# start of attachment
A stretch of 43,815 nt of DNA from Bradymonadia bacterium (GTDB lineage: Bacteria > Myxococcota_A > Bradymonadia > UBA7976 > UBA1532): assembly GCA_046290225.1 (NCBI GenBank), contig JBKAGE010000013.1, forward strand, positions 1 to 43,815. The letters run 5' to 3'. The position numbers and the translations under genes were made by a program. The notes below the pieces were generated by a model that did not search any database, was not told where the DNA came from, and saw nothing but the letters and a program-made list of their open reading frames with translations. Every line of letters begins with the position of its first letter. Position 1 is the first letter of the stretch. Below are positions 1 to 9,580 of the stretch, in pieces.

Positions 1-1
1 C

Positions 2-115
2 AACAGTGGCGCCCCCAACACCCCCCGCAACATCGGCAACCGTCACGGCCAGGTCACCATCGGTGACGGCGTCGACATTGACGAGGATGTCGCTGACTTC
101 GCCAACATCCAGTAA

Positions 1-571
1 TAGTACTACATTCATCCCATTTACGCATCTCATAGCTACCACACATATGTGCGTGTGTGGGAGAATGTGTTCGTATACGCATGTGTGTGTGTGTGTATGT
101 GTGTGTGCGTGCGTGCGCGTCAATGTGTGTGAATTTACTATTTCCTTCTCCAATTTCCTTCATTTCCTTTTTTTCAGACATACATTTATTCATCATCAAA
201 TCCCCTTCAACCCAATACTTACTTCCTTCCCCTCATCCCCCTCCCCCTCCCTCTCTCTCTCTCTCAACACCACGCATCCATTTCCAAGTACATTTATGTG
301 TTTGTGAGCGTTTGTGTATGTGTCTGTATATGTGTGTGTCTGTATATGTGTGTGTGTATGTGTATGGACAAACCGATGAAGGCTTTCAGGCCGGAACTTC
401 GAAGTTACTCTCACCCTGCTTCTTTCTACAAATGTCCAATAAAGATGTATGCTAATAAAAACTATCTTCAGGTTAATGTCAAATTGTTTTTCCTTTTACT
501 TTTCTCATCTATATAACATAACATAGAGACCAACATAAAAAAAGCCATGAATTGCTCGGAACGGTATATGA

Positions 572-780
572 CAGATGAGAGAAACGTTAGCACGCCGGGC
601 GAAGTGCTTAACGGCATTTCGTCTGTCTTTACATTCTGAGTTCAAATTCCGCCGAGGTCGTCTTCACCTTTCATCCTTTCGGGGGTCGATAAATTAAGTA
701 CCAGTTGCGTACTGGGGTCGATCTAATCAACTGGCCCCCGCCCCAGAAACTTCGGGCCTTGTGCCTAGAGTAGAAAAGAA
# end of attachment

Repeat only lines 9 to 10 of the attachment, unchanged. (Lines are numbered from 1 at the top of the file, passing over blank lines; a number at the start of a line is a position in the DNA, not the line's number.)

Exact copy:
101 GTGTGTGCGTGCGTGCGCGTCAATGTGTGTGAATTTACTATTTCCTTCTCCAATTTCCTTCATTTCCTTTTTTTCAGACATACATTTATTCATCATCAAA
201 TCCCCTTCAACCCAATACTTACTTCCTTCCCCTCATCCCCCTCCCCCTCCCTCTCTCTCTCTCTCAACACCACGCATCCATTTCCAAGTACATTTATGTG